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President Shimon Peres Photo: Mark Neiman, GPO
President Shimon Peres Photo: Mark Neiman, GPO
 
 

 

Peres: World must keep pressuring Iran

Iranian people need 'divorce' from Tehran's policies of threats, hostilities to acquire nuclear capabilities, president tells China FM, noting again Israel's only enemy is 'ideology driving current regime'

AFP
Published: 12.19.13, 18:43 / Israel News

President Shimon Peres urged China and other world powers on Thursday to keep up pressure on Iran as talks on implementing a landmark nuclear deal were set to resume in Geneva.

 

"The world, in which China is a major player, should help the Iranian people to divorce themselves from the policies of threats and hostilities to prevent (Iran) from acquiring nuclear capability," Peres said after meeting Chinese Foreign Minister Wang Yi in Jerusalem.

 

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Peres said the international community shouldn't loosen its grip on the Iranian sanctions, but also reassured the Iranian people that Israel's policies were nothing personal.

 

"We do not view the Iranian people as our enemy," he said. "Our enemies are the policies and ideology driving the current Iranian regime."

 

Nonetheless, he noted that "We must maintain diplomatic pressure, ensure the sanctions regime remains effective to force Iran to comply with the inspections and limitations that the international community demands."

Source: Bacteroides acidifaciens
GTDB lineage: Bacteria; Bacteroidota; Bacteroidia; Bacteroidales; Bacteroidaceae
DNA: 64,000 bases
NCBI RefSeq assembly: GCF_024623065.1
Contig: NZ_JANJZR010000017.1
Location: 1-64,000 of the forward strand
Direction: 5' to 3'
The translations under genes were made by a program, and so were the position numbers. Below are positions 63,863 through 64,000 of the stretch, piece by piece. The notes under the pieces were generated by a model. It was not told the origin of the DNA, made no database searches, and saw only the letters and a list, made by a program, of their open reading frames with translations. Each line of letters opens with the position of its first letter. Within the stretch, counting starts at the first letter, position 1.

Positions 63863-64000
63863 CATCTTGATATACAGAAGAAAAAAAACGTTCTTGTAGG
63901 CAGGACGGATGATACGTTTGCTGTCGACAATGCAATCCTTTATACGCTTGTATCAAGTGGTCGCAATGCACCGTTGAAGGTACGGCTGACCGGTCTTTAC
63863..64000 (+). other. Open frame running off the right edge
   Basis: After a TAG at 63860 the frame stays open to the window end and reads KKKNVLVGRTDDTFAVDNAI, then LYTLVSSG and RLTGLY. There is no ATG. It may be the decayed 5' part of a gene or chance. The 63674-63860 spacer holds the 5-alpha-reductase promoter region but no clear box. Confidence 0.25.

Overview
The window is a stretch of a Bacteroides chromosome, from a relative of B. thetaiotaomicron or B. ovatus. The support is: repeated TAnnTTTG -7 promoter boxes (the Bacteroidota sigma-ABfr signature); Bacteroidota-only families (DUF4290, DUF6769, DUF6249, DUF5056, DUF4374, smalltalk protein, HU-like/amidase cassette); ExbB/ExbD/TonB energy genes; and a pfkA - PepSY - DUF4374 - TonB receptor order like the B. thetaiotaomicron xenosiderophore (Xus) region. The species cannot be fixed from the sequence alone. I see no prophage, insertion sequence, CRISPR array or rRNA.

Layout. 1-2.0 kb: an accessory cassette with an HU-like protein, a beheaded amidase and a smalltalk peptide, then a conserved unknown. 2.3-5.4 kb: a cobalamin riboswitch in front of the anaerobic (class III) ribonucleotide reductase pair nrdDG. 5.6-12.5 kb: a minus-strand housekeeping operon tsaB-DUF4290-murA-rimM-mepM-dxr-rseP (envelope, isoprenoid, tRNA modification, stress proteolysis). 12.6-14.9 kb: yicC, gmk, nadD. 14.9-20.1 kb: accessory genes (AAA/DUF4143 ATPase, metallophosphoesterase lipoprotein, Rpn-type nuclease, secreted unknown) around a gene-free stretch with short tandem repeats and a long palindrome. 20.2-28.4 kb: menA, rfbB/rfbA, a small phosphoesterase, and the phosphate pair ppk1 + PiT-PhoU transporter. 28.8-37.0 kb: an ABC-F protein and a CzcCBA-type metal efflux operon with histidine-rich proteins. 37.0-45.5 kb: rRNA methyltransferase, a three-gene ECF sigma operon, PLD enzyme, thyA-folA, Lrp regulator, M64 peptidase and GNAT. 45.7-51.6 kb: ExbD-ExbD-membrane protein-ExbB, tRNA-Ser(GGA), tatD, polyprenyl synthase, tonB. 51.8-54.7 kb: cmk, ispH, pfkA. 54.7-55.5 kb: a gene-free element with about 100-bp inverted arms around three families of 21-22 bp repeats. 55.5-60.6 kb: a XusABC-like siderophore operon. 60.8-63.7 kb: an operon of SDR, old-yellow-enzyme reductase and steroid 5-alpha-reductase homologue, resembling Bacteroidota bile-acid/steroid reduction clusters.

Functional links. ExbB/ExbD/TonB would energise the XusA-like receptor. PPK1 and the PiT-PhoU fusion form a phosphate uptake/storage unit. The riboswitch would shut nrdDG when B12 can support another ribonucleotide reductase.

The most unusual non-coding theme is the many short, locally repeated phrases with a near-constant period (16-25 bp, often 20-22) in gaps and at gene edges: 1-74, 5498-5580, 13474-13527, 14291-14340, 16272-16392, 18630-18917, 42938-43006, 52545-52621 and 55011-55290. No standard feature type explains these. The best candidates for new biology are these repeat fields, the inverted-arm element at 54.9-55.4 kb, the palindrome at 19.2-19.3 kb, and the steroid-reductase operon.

Talks between Iran and the P5+1 are set to resume, as the two sides look to implement an interim agreement in which Iran will curb its nuclear activities in exchange for a partial easing of sanctions.

 

The two sides will decide how to apply the initial Geneva agreement, as well as formulate procedures and set an implementation date

for the first part of the agreement, Abbas Araqchi, a member of the Iranian negotiation team told National Iranian Radio and Television.

 

In the major diplomatic breakthrough in Geneva, the 5 +1 and Iran reached an agreement that provides for no new sanctions against Iran during an interim period of six months, during which Tehran agreed to freeze the development of its nuclear program.

 

Israel and Western nations have long suspected Tehran of using its civilian nuclear program as a cover for developing a nuclear weapons capability, while Iran insists the program is entirely peaceful.

 

Israel sees Iran as its greatest threat and has not ruled out military action to stop Tehran's drive for nuclear weapons.

 

 

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